I developed my landscape photography, as well as my camera skills on this trip.
The film forced me to carefully compose my shots, teaching me to frame and compose within the camera before pushing the button.


Canada's west coast is beautiful. I'm thankful to be able to live here and find some amazing shots with good people. I use the natural light in the area to desaturate my photos.

All photos taken with a Canon EOS Rebel T5i, 24mm f/2.8

Waves crash onto Mystic Beach.
The view from Mt. Finlayson.
We found a swing.


We were asked to take a photograph of what we considered to be the Zeitgeist, or "spirit of the times". I wandered around my neighbourhood and found a flooded playground with islands of garbage floating around the play structures. This shows the disregard people have for the environment, as well as the massive clean ups that occur when the snow melts away to show a winter's worth of waste.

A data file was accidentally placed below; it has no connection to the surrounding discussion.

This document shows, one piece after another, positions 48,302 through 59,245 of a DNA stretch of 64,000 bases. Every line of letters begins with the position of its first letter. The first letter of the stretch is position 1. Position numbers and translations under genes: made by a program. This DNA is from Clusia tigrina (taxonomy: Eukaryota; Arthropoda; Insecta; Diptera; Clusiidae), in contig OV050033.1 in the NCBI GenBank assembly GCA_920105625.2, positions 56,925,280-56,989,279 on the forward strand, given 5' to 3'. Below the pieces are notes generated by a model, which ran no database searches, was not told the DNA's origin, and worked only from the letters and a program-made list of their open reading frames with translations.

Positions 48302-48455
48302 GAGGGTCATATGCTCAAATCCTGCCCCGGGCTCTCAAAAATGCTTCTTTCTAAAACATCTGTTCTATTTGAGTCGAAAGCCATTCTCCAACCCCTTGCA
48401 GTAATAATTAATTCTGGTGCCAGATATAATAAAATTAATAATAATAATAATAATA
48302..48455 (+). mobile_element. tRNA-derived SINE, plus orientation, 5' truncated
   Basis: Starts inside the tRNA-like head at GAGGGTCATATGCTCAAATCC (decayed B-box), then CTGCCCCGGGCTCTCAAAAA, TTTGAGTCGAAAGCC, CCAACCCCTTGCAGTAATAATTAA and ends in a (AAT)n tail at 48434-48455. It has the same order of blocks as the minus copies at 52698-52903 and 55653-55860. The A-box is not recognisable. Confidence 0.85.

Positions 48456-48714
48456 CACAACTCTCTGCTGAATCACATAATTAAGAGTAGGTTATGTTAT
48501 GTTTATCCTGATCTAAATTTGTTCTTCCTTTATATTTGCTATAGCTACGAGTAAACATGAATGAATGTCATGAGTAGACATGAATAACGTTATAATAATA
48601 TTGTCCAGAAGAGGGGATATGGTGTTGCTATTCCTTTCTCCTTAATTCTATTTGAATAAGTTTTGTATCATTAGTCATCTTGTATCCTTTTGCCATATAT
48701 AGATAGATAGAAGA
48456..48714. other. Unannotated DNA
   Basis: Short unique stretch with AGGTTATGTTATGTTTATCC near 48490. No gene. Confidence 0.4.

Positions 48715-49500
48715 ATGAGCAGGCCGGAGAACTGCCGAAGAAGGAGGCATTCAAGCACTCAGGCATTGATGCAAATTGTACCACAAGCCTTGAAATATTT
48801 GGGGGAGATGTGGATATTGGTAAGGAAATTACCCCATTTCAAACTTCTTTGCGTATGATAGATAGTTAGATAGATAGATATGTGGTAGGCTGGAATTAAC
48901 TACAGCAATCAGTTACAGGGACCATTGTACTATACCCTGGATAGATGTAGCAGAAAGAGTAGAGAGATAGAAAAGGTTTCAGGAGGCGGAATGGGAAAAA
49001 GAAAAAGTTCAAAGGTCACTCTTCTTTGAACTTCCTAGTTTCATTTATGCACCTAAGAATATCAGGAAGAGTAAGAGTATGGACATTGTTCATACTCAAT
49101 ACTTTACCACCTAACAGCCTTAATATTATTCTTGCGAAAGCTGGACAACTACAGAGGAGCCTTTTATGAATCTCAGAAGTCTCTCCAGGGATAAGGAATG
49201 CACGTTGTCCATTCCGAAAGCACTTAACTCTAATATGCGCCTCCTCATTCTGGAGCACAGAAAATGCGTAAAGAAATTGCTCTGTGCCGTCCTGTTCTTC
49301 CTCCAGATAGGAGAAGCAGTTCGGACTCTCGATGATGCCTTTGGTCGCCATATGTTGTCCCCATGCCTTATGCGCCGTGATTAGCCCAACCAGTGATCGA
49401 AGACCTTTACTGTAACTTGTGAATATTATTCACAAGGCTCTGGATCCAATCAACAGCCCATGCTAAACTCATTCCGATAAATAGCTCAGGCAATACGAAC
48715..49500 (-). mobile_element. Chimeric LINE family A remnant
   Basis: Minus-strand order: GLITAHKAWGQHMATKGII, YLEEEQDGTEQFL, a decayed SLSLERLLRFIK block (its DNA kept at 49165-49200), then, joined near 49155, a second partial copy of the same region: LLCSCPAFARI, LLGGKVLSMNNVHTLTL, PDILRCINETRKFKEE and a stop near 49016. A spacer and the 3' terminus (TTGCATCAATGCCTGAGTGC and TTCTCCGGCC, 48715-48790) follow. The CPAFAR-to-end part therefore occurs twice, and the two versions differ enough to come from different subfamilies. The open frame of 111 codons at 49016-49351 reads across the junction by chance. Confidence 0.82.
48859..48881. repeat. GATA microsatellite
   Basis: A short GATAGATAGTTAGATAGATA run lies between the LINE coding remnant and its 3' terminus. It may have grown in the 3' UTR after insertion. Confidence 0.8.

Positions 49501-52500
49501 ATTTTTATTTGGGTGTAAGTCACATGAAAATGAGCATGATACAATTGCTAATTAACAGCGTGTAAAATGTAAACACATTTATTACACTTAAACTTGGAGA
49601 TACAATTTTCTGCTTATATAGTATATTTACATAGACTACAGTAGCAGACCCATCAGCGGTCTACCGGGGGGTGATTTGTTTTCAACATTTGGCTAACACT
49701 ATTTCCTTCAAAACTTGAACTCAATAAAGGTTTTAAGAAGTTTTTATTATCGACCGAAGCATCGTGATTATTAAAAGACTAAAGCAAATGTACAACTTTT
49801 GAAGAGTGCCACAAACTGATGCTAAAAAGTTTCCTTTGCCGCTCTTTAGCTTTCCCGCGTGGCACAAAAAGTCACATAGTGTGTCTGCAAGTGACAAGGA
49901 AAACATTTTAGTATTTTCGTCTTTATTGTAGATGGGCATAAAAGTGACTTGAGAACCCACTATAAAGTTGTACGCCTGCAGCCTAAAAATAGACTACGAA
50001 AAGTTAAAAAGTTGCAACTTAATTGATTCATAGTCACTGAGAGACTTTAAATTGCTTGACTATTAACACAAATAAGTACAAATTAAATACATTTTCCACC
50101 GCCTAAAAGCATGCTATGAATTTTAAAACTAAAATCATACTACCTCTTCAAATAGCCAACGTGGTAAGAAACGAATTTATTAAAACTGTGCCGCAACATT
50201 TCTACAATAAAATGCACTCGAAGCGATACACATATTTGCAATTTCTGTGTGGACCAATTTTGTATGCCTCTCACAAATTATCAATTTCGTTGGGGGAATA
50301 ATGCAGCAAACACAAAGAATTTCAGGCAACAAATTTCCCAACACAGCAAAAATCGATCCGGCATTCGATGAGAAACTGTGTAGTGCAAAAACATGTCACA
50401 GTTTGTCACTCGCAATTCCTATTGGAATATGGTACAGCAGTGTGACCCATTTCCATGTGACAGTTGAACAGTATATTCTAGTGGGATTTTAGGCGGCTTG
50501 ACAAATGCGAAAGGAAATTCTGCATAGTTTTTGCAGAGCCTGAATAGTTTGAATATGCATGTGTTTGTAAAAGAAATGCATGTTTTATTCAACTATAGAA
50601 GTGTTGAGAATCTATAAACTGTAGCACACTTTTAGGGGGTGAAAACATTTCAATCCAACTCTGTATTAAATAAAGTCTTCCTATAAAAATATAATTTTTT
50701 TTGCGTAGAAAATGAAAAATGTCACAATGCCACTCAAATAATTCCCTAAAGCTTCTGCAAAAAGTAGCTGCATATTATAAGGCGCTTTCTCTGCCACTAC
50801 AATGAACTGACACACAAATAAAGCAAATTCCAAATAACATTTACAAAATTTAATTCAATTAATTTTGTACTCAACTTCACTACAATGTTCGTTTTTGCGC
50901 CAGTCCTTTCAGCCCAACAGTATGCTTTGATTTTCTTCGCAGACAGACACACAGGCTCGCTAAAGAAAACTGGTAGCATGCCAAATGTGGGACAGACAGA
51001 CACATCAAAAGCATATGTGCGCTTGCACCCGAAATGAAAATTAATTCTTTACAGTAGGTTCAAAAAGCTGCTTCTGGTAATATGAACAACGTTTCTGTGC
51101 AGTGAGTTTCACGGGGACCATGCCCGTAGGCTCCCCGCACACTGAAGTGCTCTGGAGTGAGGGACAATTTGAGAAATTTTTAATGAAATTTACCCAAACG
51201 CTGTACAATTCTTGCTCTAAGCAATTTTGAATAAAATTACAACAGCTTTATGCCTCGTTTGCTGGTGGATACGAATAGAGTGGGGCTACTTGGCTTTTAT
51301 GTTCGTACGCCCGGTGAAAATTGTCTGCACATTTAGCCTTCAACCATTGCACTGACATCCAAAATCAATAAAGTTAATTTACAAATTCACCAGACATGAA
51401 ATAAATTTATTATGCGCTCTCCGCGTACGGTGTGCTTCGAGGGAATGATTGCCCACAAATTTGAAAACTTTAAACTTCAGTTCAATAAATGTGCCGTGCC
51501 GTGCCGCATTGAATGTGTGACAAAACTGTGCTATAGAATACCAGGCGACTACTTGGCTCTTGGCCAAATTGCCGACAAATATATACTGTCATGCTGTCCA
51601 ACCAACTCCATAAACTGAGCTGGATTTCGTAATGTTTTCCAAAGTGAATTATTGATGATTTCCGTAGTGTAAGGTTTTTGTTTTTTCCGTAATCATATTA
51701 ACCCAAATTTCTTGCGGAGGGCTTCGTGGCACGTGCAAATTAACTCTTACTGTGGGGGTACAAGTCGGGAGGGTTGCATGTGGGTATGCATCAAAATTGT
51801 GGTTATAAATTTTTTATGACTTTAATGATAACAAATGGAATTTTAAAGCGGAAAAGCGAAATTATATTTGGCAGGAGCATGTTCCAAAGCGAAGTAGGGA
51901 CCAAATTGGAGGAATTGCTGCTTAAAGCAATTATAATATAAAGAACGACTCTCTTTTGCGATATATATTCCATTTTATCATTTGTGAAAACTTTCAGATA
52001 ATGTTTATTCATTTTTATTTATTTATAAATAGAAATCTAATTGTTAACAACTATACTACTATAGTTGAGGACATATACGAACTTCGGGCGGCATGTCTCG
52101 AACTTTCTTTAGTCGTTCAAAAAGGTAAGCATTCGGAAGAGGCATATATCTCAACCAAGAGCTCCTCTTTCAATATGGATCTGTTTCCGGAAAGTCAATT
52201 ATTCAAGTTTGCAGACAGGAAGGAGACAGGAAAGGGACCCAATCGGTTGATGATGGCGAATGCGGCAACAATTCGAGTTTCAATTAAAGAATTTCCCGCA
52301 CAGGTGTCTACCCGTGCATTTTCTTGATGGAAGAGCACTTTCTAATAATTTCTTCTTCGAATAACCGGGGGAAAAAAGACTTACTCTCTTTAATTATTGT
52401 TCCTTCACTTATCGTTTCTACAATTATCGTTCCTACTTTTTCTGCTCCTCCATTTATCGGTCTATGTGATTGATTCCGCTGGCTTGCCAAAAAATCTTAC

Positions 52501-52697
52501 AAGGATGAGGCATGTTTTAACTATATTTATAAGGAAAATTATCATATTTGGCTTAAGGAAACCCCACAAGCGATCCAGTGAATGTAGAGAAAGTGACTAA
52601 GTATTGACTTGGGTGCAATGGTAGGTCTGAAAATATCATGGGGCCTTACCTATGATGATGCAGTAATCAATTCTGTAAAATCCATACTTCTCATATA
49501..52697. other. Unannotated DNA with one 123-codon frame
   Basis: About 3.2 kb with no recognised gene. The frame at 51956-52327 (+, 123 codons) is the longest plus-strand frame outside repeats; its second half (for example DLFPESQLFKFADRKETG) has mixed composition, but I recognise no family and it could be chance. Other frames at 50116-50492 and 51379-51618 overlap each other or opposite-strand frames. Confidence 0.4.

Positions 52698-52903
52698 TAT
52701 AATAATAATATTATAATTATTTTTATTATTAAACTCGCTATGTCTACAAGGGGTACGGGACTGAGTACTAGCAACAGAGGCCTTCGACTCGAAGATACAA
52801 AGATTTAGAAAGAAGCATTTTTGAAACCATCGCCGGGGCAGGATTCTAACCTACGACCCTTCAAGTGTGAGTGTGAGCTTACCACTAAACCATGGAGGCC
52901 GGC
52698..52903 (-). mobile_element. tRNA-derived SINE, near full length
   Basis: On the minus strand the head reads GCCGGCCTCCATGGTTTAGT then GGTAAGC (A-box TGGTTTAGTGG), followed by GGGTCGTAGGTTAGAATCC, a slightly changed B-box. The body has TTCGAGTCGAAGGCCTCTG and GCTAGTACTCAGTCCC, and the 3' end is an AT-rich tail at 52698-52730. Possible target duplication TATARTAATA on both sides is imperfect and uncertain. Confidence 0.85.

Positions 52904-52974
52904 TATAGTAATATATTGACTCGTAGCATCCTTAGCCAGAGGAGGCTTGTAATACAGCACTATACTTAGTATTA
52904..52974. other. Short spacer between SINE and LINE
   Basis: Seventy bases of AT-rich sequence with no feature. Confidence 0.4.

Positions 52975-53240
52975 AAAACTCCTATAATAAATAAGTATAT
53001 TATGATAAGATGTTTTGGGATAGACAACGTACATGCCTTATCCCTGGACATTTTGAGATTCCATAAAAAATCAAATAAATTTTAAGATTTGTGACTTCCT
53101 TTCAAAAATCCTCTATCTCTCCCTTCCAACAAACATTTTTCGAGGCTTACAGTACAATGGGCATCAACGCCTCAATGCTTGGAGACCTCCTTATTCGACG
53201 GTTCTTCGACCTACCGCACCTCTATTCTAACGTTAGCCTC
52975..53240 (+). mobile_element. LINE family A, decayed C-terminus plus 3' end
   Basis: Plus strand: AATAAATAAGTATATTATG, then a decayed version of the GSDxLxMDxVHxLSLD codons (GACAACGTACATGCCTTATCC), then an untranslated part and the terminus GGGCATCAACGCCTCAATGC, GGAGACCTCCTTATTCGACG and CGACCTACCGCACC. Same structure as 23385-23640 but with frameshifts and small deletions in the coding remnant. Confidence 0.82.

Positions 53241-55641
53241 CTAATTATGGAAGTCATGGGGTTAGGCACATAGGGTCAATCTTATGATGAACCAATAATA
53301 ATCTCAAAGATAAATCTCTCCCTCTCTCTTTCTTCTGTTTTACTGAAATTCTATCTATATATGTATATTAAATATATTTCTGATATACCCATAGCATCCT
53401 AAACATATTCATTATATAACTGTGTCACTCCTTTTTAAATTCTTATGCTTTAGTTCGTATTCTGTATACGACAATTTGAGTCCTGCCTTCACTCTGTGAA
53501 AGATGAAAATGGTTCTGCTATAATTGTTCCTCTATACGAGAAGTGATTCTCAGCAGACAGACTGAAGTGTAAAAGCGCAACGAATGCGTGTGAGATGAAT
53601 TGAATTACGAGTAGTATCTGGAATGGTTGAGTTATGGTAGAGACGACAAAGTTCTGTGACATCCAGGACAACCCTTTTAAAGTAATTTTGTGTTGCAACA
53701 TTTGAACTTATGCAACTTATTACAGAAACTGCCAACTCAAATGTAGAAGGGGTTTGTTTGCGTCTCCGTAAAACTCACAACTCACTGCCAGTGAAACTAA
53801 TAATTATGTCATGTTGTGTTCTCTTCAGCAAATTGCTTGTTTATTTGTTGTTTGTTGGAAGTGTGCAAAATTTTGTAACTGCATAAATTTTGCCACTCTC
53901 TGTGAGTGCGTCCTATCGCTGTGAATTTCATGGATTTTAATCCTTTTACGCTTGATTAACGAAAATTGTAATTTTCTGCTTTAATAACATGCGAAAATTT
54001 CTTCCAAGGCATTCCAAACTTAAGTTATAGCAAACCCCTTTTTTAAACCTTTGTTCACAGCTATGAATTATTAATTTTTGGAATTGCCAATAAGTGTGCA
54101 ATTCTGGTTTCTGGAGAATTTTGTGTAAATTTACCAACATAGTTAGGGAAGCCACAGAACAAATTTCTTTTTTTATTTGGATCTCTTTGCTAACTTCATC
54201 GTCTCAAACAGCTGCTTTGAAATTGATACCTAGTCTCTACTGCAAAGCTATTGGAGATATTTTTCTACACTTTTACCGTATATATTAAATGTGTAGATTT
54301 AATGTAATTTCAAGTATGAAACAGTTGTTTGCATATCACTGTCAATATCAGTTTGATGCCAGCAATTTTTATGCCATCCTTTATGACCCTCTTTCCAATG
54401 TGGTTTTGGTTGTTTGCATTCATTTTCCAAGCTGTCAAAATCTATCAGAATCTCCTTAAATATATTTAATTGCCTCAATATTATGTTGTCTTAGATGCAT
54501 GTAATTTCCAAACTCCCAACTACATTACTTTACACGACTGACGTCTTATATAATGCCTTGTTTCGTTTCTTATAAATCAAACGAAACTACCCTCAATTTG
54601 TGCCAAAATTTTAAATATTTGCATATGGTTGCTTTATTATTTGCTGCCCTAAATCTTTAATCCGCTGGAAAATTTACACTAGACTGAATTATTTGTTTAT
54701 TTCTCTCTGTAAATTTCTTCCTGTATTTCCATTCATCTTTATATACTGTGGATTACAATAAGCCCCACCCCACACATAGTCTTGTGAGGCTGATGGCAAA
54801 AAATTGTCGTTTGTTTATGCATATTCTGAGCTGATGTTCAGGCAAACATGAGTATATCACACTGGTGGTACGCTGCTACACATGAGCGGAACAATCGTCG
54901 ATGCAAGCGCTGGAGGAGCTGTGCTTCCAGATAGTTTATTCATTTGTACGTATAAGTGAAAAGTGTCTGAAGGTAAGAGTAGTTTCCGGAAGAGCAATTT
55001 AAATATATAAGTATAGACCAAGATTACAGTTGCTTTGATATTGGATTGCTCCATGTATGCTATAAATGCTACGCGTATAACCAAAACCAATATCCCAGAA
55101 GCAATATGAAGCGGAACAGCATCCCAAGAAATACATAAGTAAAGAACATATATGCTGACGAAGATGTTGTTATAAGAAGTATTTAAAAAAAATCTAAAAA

All photos taken with a Canon Rebel t5i, 18-135mm f/3.5-5.6

Some other options for this assignment were this shot of the Brewery District construction site, showing a city constantly under construction and showcasing its ever-changing face.
I was also considering this photo, representing the combination of greenery and city living that is rare in the westernized world. Edmonton has a very lush green space, yet even from the semi-tranquility of enforced nature no matter where you look is the brutalist architecture of the city.
Another version of the chosen photo. This one shows the playground through the reflection of the water, giving it a kind of dream-like quality.


This image is the result of an assignment to create an image for a magazine cover. I was inspired by Highline Magazine's Winter 2014/15 issue and wanted to recreate the feeling of adventure and the aesthetic quality of the image.

All photos taken with a Canon Rebel t5i, 18-135mm f/3.5-5.6